Three economists are gazing at a glass half full of water. The optimist sees a glass half full. The pessimist sees a glass half empty. The realist picks up the glass and drinks the water.
I'm sure you've heard that joke, but we are hard put to find some levity as we are swept along by the rapids. We Indians excel at self-flagellation. When a hapless Congress was being pushed around by Mamata 'Kolaveri' Di, it was worth remembering that West Bengal is larger in population than Germany, and that Bengalis are at least not stocking up on aloor dom and mishtidoi. Panicstricken Greeks were pulling out all their money from banks and hoarding tzatziki and feta cheese ahead of the June 17 election. Yes, India's growth in the January-March quarter did slow to 5.3 per cent, the slowest in nine years, but the shelves in my neighbourhood hypermarket were groaning with food and other fast-moving consumer goods. Our foreign exchange reserves have shrunk, but are still enough to fund seven months of imports. In Greece, they have money for just a few weeks left, and more and more homeless people are lining the streets with each passing day. Of course, if Greece does exit the Eurozone, there will be worldwide repercussions, not least in India. To get an idea of what to expect read Ajay Mahajan's sobering column.
This issue of the magazine went to press with many portentous events about to take place - the Greek vote, the Reserve Bank of India's policy meeting, the election of India's new President, and perhaps even a credit downgrade by S&P. Fiscal and current-account deficits be cursed - for the first time in months we saw pictures of a beaming, toothy Pranab Mukherjee after the UPA named him as its presidential candidate. As they say, when the going gets tough, Indian chiefs look for greener grass. Sorry for the mixed metaphors but that is what poor, sunburnt Indians spout when their finance minister speaks longingly about taking walks on the lush lawns of Rashtrapati Bhavan. The "glass half empty" brigade was also downcast by news of Rajat Gupta's conviction. Business Today commissioned Betwa Sharma in New York to write an exclusive series of courtroom reports during Gupta's 16-day trial. In case you missed some of it, catch up on the gripping trial at www.businesstoday.in/rajatgupta.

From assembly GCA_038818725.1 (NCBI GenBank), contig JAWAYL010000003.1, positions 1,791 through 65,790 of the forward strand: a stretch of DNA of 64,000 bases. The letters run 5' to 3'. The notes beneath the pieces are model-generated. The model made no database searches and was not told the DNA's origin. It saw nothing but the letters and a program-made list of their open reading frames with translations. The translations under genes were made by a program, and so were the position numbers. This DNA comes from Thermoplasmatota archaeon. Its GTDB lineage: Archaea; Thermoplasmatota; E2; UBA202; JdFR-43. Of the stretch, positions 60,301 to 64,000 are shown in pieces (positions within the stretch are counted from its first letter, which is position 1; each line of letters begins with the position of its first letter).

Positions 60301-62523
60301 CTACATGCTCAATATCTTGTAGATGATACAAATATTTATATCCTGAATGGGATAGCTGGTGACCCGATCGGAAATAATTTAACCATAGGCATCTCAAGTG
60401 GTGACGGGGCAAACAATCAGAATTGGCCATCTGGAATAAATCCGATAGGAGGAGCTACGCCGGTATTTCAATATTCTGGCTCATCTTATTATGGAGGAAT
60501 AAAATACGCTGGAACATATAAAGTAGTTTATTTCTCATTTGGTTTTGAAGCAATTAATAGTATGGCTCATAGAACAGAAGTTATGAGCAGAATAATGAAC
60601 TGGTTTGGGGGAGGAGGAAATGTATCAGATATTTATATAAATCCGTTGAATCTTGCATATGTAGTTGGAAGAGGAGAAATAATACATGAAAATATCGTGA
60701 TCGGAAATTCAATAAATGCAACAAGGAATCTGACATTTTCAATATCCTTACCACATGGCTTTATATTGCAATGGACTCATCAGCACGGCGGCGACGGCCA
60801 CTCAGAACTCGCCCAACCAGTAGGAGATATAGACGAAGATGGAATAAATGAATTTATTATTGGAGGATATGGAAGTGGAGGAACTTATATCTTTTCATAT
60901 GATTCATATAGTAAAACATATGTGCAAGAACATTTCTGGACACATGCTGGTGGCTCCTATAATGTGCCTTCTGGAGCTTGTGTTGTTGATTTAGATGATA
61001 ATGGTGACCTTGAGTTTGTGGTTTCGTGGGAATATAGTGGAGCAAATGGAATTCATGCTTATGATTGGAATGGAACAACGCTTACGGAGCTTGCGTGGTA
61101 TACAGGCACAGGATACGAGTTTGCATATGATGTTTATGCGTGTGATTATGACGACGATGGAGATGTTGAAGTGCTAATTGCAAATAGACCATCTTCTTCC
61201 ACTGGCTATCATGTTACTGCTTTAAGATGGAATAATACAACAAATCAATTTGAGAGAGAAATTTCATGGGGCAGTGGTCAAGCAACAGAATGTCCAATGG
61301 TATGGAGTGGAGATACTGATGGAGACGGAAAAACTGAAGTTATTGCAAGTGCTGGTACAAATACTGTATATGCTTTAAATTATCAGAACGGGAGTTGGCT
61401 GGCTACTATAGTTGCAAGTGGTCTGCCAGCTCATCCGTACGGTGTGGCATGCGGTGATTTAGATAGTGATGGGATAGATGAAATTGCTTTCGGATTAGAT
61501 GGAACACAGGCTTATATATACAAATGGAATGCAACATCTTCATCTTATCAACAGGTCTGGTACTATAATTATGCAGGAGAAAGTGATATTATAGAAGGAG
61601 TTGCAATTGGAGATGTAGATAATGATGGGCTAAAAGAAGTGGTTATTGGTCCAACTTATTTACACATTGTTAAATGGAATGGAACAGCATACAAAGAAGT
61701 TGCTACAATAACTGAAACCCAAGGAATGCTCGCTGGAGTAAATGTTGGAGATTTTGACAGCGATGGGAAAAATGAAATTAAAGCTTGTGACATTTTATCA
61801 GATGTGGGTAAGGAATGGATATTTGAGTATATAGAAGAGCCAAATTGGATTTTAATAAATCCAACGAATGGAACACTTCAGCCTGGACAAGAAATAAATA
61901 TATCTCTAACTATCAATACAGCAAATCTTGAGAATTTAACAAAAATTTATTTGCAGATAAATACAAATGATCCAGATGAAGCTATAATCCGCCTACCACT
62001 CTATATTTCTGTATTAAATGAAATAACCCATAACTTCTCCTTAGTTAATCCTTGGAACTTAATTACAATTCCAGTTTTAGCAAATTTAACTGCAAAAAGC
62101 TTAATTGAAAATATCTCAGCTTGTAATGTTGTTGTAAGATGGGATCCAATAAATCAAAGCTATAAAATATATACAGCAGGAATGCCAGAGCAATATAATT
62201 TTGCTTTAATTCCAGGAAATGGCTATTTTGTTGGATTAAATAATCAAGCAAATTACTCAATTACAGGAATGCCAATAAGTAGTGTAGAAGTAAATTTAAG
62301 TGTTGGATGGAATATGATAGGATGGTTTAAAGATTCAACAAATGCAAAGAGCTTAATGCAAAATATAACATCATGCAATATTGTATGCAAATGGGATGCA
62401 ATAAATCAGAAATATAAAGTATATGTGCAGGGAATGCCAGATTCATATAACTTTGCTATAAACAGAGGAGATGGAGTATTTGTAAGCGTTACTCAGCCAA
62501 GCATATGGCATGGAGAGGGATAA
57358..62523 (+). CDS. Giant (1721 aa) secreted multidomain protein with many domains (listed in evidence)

I was very proud to read this fortnight's cover package. We decided to travel across India and look at how different states and regions were coping with the downturn . Our team (Suveen Sinha, Anand Adhikari, N. Madhavan, Suman Layak, Sebastian PT, and Shweta Punj) braved the worst of summer heat to bring back great reportage and clear voices from Delhi, Patna, Sangli, Virudhunagar, Raipur and Bundelkhand. Many of their tales are positive, but there are a few negative ones, too. Don't miss the crisp interview with Anand Sharma either; he is one of the contenders for the Finance job.
We do not call a spade a trowel, and are sometimes chided for calling it right. So we bring you a magnificent package on Getting Rich that should evoke images of well-shod feet treading pile carpets in dark rooms fragrant with perfume and cigar smoke where the more successful among us luxuriate. Alokesh Bhattacharyya seemed positively chuffed as he shepherded the stories about great investments you can park your billions in: Manu Kaushik wrote about buying choice land; Govind Dhar painted a good guide to art; Pierre Mario Fitter shone a bright light on diamonds; Sunny Sen took a sober look at top quality wines and whiskies; and Rajiv Bhuvatook stock of select opportunities in company shares. May you get rich soon.